This cathedral for all things climbing is located fifteen minutes outside of Barcelona. The facility spans over 50,000ft2 and includes a colossal lead wall, two competition-ready speed walls, a one-of-a-kind bottomless bouldering area, and a 50ft auto belay mezzanine set up with 20 TRUBLUE Auto Belays. Post-workout, there’s even a lounge where tired climbers can kick back, relax, and heap encouragement (or, whatever) on their more dogged friends, all while guzzling beer and pizza.
We recently had the opportunity to talk with Chris about what went into the creation of BCN-Gavà, and to gain some insights into the modern features and design considerations that have made this gym such a success.
We’ve broken his answers down into five main categories. If you’re currently designing your own climbing gym or even just thinking about shaking things up a bit, these are the five modern features that every climbing gym should have.
Given the natural temptation to pack your gym full of as many walls, boards, and problems as physically possible, it can sometimes be easy to forget about one important factor: people. Whether your gym was built to hold 500 people or 50, climbers need social spaces set aside for resting, comparing beta, or just walking from one route to the next.
To avoid falling into the trap of overpacking, ask yourself these questions: What will this space look like when it’s completely full? Where will climbers hang out between climbs? Is there enough room for people to comfortably move from one side of the gym to the other?
If you’re thinking about hosting competitions somewhere down the line, as many gyms are, it’s a good idea to think through the angles of your space before you start to fill it. More specifically, make sure that there are enough direct lines of sight from your viewing area to your main competition elements.
For example, at Sharma Climbing BCN-Gavà, the lead climbing wall is the major competition element. Knowing this, they went out of their way to leave the area around the wall open, allowing plenty of space for fans to congregate at and around the base. As an extra cherry on top, they also built a viewing area directly across from the lead wall where a second group of spectators can have an unobstructed view of the action.
Designated Areas for Different Disciplines
One of the more unconventional – though easily replicable – choices that Sharma Climbing BCN-Gavà made in laying out the gym was keeping each climbing discipline separate. Sure, it’s common to see bouldering areas sectioned off from roped areas in many gyms, but Sharma Climbing took this idea a step farther by separating the lead climbing area from the top rope area and, notably, building an entirely different area exclusively for auto belays.
There are a couple of significant advantages to having an area set aside for auto belays. For one thing, an enormous number of climbers can fit into a relatively small area, sustaining tremendous throughput with only minimal staffing requirements. Auto belay areas also eliminate the need to mount additional climbing equipment like anchors or quickdraws, reducing the odds of webbing becoming snagged or stuck, and increasing overall safety.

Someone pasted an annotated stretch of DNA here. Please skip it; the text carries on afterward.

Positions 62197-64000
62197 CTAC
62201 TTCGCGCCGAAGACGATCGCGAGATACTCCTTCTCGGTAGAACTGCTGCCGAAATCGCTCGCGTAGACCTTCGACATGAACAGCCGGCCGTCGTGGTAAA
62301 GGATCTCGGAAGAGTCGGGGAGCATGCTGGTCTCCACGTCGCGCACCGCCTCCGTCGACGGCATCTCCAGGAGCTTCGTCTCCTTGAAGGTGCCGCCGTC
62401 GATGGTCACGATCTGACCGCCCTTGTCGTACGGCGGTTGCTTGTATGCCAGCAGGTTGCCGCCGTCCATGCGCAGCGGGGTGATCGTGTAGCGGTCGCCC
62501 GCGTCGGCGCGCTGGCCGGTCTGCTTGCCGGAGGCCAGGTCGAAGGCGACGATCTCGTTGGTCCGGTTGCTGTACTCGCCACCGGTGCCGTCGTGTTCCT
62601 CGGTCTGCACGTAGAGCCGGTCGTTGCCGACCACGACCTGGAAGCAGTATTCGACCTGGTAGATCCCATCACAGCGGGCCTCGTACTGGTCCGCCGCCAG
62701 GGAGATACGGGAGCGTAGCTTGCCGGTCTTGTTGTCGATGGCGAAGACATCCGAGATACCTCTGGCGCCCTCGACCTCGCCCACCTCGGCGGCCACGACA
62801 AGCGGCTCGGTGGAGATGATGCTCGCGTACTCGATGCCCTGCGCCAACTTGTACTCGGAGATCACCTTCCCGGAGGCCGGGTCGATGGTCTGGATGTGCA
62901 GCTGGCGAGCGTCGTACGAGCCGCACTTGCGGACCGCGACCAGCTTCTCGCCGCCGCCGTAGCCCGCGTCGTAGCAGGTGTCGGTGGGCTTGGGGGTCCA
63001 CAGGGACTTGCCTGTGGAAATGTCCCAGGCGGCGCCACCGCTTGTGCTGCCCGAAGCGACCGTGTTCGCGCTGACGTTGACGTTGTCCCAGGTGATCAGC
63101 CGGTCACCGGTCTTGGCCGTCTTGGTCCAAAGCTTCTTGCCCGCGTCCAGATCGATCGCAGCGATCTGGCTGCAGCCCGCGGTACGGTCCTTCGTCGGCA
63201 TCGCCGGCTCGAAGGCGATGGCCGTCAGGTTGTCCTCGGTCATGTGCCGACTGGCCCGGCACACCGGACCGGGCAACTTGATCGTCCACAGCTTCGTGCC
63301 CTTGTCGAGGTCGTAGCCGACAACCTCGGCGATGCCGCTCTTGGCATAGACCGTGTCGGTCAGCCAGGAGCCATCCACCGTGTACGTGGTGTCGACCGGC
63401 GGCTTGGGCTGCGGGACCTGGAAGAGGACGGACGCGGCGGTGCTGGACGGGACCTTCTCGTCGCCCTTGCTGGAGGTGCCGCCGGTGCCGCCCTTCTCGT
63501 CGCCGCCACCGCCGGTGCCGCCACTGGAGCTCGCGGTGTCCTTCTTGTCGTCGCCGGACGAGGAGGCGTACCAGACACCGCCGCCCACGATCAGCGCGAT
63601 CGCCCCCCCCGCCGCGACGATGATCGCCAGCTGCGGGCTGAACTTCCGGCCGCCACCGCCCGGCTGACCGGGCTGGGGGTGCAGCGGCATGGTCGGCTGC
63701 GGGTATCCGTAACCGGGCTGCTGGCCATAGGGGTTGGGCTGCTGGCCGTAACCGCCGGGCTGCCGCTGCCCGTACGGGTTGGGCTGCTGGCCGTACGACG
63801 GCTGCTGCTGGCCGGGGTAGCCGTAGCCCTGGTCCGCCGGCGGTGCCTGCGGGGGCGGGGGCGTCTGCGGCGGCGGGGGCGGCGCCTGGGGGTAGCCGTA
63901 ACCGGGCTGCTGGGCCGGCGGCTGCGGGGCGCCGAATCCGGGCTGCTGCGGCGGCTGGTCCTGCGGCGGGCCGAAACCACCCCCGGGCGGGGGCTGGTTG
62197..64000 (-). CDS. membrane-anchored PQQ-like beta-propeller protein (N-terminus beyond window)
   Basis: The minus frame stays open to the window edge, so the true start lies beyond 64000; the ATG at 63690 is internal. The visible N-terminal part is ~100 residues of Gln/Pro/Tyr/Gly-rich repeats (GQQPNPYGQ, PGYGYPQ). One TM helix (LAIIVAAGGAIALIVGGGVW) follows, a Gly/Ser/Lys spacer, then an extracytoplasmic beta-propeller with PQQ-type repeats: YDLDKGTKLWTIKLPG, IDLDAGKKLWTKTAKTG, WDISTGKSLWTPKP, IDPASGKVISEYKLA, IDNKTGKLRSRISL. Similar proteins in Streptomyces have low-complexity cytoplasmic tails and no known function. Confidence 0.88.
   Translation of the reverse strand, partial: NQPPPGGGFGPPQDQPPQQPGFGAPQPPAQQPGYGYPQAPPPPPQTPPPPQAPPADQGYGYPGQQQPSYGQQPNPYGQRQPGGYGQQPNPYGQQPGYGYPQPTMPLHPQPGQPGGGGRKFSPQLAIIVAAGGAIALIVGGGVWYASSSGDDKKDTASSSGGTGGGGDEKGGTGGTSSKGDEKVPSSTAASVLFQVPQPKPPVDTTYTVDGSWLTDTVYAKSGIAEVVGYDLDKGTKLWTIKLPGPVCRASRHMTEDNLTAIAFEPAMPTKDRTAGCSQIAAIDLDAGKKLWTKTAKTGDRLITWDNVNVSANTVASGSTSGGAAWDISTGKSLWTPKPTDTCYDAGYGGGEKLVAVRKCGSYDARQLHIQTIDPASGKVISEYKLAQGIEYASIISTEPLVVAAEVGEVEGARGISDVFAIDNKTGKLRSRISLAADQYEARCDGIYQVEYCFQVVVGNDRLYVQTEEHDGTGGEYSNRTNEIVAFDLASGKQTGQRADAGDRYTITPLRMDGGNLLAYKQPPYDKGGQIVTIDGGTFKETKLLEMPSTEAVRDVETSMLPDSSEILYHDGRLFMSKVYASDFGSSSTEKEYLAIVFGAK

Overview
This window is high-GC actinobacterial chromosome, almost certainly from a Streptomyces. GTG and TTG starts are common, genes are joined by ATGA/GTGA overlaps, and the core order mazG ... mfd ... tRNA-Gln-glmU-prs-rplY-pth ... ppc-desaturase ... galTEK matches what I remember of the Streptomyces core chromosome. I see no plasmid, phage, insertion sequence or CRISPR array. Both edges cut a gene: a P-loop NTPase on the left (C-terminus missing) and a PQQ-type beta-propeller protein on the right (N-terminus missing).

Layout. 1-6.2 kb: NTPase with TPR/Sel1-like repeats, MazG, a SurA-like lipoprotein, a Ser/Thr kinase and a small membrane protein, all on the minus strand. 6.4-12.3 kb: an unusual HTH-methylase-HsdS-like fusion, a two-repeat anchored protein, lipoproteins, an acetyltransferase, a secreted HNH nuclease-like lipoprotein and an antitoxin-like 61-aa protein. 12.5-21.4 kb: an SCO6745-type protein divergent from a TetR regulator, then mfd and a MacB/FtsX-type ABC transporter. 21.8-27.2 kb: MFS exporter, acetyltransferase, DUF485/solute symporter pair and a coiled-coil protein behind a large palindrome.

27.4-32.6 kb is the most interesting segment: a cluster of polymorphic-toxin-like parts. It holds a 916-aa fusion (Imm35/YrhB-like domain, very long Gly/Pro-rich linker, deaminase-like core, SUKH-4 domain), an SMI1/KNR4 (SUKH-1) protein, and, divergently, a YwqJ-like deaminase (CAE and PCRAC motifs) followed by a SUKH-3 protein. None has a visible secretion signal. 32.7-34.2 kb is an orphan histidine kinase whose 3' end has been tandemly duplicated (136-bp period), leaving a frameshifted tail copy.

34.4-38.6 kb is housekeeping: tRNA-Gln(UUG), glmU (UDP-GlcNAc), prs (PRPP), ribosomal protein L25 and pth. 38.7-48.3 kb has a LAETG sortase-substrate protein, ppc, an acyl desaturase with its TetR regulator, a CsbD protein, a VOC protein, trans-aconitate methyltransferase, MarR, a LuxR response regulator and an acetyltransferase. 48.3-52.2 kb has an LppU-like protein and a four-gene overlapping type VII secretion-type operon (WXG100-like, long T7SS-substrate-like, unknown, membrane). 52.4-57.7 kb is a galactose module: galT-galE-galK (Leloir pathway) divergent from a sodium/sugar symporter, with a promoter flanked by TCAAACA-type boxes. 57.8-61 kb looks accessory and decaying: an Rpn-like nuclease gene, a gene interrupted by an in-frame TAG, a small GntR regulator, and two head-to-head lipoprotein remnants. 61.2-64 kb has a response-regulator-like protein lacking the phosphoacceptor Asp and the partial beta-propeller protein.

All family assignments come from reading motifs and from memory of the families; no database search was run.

There’s also another reason for having an auto belay area, though you may have to look a little closer to see it. While the communal aspect of auto belays is often trivialized – or outright disregarded – in the larger scheme of “climbing culture,” auto belays are beneficial in developing a unique community of otherwise independent climbers. Some of these climbers might just be missing their partner for the day, but many others are introverted or socially anxious and prefer the auto belay area because it is where they feel the most comfortable. In either case, having an auto belay area simplifies the process of meeting like-minded climbers and, in some cases, can facilitate new climbing partnerships.
When you spend a lot of time in a space, even the smallest details can make a big impact on your overall impression. At Sharma Climbing BCN-Gavà, thought was put into every detail, from the lighting to the climatization.
Extra effort and attention also went into designing unique climbing features. The first example that jumps to mind is their bottomless bouldering wall, which hangs from the ceiling, leaving a few feet of empty space between the floor and the boulder. Not only is this aesthetically pleasing, the unusual shape and placement of the boulder opens the door to new and unusual kinds of routes, which would be impossible to set in other gyms.
Terrain for All Abilities
One of the greatest challenges for any climbing gym is making sure that high-quality terrain and inspiring routes are available for climbers of every ability level. From first time climbers to Chris Sharma, himself, finding the right balance between introductory and expert – while making things interesting for the rest of us, in between – can be a difficult line to walk, but it’s one that is worth the effort.
While Sharma Climbing BCN-Gavà is a great example of what a modern climbing gym can be, we aren’t suggesting that every gym needs to (or should) attempt to copy their approach. Every climbing gym is different and brings its own unique charm and personality to the table. It’s part of the fun of indoor climbing. Instead, we hope that you will take the five modern features outlined above, get creative, and make them your own.